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Extended Audio Sample The Lynching: The Epic Courtroom Battle That Brought Down the Klan, by Laurence Leamer Click for printable size audiobook cover
0 out of 50 out of 50 out of 50 out of 50 out of 5 0.00 (0 ratings) (rate this audio book) Author: Laurence Leamer Narrator: Malcolm Hillgartne Publisher: HarperCollins Format: Unabridged Audiobook Delivery: Instant Download Audio Length: Release Date:
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The New York Times bestselling author of The Kennedy Women chronicles the powerful and spellbinding true story of a brutal race-based killing in 1981 and subsequent trials that undid one of the most pernicious organizations in American history—the Ku Klux Klan.

On a Friday night in March 1981, Henry Hays and James Knowles scoured the streets of Mobile in their car, hunting for a black man. The young men were members of Klavern 900 of the United Klans of America. They were seeking to retaliate after a largely black jury could not reach a verdict in a trial involving a black man accused of the murder of a white man. The two Klansmen found nineteen-year-old Michael Donald walking home alone. Hays and Knowles abducted him, beat him, cut his throat, and left his body hanging from a tree branch in a racially mixed residential neighborhood.

Arrested, charged, and convicted, Hays was sentenced to death—the first time in more than half a century that the state of Alabama sentenced a white man to death for killing a black man. On behalf of Michael’s grieving mother, Morris Dees, the legendary civil rights lawyer and cofounder of the Southern Poverty Law Center, filed a civil suit against the members of the local Klan unit involved and the UKA, the largest Klan organization. Charging them with conspiracy, Dees put the Klan on trial, resulting in a verdict that would level a deadly blow to its organization.

Based on numerous interviews and extensive archival research, The Lynching brings to life two dramatic trials, during which the Alabama Klan’s motives and philosophy were exposed for the evil they represent. In addition to telling a gripping and consequential story, Laurence Leamer chronicles the KKK and its activities in the second half the twentieth century, and illuminates its lingering effect on race relations in America today.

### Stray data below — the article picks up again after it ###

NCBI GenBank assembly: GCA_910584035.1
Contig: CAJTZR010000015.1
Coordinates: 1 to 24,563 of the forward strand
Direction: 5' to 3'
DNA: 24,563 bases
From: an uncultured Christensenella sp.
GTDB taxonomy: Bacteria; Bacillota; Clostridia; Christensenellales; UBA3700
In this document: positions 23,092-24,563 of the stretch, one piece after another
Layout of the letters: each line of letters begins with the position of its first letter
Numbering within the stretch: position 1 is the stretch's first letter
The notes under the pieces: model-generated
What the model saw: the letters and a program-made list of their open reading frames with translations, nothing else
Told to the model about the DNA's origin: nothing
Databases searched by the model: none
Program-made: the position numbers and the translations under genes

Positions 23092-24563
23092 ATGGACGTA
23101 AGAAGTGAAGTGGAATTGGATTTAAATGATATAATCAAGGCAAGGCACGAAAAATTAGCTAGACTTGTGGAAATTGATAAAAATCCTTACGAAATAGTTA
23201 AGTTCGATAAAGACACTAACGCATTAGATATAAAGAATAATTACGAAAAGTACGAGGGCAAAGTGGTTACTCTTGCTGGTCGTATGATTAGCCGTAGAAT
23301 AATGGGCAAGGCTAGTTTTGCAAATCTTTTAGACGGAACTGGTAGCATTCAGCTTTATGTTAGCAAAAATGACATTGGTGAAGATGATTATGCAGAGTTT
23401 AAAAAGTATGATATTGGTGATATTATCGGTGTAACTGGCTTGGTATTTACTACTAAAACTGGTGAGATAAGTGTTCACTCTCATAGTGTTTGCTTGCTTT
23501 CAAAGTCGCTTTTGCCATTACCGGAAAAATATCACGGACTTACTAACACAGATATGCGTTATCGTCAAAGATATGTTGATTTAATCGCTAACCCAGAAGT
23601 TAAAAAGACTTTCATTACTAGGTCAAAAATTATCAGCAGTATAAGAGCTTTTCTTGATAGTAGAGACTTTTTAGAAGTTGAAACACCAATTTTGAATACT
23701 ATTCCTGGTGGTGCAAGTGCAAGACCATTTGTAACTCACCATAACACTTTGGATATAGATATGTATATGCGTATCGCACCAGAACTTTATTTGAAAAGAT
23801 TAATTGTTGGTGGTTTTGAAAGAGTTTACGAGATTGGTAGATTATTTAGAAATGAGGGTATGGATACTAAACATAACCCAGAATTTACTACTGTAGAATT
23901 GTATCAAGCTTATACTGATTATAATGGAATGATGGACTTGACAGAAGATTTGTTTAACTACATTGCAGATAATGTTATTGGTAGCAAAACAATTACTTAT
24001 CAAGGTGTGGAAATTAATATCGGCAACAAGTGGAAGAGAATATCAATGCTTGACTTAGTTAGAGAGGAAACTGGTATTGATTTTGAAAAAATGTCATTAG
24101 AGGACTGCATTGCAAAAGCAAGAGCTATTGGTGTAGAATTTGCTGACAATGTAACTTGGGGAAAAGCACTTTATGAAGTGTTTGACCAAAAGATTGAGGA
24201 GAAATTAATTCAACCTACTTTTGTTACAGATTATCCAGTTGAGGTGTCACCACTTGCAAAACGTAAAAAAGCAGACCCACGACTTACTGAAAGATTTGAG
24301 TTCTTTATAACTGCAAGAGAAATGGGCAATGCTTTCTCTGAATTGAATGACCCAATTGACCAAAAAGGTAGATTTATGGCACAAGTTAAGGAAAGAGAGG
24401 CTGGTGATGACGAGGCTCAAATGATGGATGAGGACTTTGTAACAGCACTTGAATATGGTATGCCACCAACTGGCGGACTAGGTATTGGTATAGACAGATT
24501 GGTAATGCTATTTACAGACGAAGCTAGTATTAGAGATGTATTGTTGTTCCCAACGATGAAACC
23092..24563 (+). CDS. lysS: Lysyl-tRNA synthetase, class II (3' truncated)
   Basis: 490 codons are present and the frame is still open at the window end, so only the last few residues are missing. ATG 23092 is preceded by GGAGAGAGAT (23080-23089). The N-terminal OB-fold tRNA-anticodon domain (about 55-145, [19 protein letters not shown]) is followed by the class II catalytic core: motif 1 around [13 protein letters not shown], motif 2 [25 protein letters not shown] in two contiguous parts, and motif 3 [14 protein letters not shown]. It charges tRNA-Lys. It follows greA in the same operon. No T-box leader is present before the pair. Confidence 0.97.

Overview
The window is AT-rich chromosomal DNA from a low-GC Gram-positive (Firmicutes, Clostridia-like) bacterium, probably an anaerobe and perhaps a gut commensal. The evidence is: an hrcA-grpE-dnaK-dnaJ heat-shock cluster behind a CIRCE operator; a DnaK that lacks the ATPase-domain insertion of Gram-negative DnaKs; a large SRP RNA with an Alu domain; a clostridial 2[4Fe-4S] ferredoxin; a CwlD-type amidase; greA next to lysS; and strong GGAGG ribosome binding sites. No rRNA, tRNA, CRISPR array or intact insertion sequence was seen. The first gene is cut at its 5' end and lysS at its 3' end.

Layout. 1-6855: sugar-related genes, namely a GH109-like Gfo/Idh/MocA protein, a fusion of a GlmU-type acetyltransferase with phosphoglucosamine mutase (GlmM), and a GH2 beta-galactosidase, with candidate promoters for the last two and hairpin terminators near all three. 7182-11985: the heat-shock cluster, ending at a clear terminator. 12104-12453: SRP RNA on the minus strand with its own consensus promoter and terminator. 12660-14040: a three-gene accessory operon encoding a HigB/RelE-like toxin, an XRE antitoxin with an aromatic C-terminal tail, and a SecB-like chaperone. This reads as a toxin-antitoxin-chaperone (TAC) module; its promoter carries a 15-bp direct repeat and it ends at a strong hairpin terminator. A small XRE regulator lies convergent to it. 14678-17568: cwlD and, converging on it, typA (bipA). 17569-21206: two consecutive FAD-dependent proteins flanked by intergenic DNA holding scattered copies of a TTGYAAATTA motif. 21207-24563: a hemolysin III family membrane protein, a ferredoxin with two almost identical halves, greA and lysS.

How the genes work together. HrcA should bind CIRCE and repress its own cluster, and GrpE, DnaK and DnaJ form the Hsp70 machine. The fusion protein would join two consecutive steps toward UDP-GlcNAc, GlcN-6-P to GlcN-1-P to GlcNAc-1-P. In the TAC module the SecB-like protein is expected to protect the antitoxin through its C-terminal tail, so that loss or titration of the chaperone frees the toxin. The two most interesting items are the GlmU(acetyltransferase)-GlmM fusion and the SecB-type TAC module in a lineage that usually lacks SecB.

The Lynching includes sixteen pages of black-and-white photographs.

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Quotes & Awards

  • “America’s unaddressed history of lynching and racial violence has left this nation vulnerable to horrific hate crimes, none more devastating than what is documented in this compelling book. We ignore Laurence Leamer’s account at our peril.”

    Bryan Stevenson, New York Times bestselling author

  • “For decades, Morris Dees has fearlessly demolished White Supremacist hate groups with his legal cunning. Laurence Leamer does a wonderful job in The Lynching describing how Dees put the KKK out of business. This legal thriller is destined to become a major motion picture. Highly recommended.”

    Douglas Brinkley, New York Times bestselling author

  • “A powerful account of how a Ku Klux Klan–sanctioned lynching in Mobile, Alabama, paved the way for legal victories against such hate groups…Leamer confidently untangles the legal and social aspects of the story, showing how the South has grappled with the horrific legacy Donald’s murder represents. An engrossing true-crime narrative and a pertinent reminder of the consequences of organized hatred.”

    Kirkus Reviews (starred review)

  • “Leamer swiftly traces the entwined lives of three Alabama men—civil rights lawyer Morris Dees, Gov. George Wallace, and top Klansman Robert Shelton…Leamer’s slice of American civil rights history prefers courtrooms and the Capitol to churches and the streets, with Dees—a cunning and tenacious lawyer doing dangerously unpopular work—playing hero. This well-written, suspense-filled book vividly evokes themes from the ugly, not-so-distant past”

    Publishers Weekly

  • “Like an episode of Law and Order with very high stakes…The writing is solid, the research (especially the interviews) imposing, the case important, and the book’s unquestionable hero, Dees, emerges powerfully. A great deal more will be written about Dees and his role in civil rights in the future, but this is a very good place to start.”


  • A BookRiot Pick for New Books of June 2016
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